mean to support. tate our country into all the calamities of Whatever methods we shall think it ad a civil war. (Signed) Richmond, Portvisable to pursue, either in support of the land, Rockingham, Stamford, Stanmere authority of parliament, which seems hope, Torrington, Ponsonby, Wyto be the sole consideration with some, or combe, Camden.” for reconciling that authority with the peace and satisfaction of the whole em.

The Address was then agreed to as fol

lows: pire, which has ever been our constant and invariable object, it will certainly add « Most Gracious Sovereign, to the weight and efficacy of our proceed- “We, your Majesty's most dutiful and ings, if they appear the result of full infor- loyal subjects, the Lords spiritual and mation, mature deliberation, and tempe- temporal, in parliament assembled, beg rate enquiry. No materials for such an leave to return your Majesty our humble enquiry' have been laid before us; nor thanks for your most gracious Speech from have any such been so much as promised the throne. in the speech from the throne, or even in “ We think it our indispensable duty any verbal assurance from ministers. In to declare on this occasion our abhorrence this situation we are called upon to make and detestation of the daring spirit of rean Address, arbitrarily imposing qualities sistance, and disobedience to the laws, and descriptions upon acts done in the co. which so strongly prevails in the province lonies, of the true nature and just extent of the Massachuset's Bay; and of the unof which we are as yet in a great measure warrantable attempts in that and other of unapprized; a procedure which appears your Majesty's provinces in America, to to us by no means consonant to that purity obstruct by unlawful combinations the which we ought ever to preserve in our trade of this kingdom. judicial, and to that caution which ought “We thankfully acknowledge at the to guide us in our deliberate capacity. same time, the communication it has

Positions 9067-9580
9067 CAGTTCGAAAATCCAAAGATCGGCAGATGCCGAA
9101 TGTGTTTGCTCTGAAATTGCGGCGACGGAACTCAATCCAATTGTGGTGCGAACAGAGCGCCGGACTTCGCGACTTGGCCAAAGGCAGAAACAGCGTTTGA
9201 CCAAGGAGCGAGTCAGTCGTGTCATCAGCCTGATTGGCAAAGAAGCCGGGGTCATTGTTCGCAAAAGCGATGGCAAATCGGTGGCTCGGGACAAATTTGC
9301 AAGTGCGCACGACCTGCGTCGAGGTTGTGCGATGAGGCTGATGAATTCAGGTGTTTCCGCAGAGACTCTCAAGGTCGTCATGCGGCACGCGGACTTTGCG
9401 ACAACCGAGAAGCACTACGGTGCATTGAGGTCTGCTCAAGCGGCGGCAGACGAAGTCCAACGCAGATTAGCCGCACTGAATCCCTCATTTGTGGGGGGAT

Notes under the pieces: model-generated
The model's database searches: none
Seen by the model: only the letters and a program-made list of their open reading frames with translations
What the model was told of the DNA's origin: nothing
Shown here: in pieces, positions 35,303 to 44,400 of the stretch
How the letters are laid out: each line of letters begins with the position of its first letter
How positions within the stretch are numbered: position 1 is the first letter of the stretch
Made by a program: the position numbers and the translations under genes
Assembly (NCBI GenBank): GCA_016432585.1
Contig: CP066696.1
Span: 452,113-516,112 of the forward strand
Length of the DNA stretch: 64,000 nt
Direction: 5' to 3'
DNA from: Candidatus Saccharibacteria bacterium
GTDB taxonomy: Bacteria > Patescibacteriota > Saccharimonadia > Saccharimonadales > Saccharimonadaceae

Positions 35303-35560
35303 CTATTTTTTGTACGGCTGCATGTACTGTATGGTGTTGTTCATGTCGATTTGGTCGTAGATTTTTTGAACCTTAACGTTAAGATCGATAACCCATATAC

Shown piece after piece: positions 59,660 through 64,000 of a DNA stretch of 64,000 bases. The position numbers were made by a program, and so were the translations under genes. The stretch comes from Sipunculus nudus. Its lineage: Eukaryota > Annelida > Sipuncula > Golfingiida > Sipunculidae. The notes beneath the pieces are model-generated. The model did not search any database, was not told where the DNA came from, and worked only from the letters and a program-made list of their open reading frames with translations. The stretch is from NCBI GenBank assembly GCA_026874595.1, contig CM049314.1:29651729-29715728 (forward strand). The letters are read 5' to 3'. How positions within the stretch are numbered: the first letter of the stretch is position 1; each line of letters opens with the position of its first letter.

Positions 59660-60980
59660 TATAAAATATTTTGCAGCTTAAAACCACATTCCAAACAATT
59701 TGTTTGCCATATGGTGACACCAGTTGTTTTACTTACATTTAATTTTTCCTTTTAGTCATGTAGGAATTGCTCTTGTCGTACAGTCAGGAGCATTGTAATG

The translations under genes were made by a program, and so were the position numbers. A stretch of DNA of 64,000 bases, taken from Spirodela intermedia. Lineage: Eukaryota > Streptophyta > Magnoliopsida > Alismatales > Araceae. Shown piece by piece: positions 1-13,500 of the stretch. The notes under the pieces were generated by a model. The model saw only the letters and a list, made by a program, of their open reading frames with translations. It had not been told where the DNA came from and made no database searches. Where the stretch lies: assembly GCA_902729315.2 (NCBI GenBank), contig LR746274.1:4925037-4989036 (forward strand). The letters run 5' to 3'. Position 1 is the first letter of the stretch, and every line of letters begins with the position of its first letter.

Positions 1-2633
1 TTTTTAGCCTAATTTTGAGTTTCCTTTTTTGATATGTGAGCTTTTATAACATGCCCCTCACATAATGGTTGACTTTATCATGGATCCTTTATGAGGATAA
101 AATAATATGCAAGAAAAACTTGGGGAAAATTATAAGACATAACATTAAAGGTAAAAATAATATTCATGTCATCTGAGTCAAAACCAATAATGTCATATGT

2. “ Because this Address does, in ef. pleased your Majesty to make to us of fect, imply an approbation of the system your having taken such measures, and adopted with regard to the colonies in the given such orders, as your Majesty judged last parliament. This unfortunate system, the most proper and effectual, for the protection and security of the commerce of of Thanks.* ] Dec. 5. His Majesty's your Majesty's subjects, and for the carry- | Speech being read, ing into execution the laws which were Lord Beauchamp, after animadverting passed in the last session of the late parlia- on the spirit of the colonists, their rement relative to the province of the Mas- solves, their meetings, and in particular sachuset's Bay. And in the utmost re- their intended non-importation agreement, liance on your Majesty's firm and stedfast moved, resolution to continue to support the su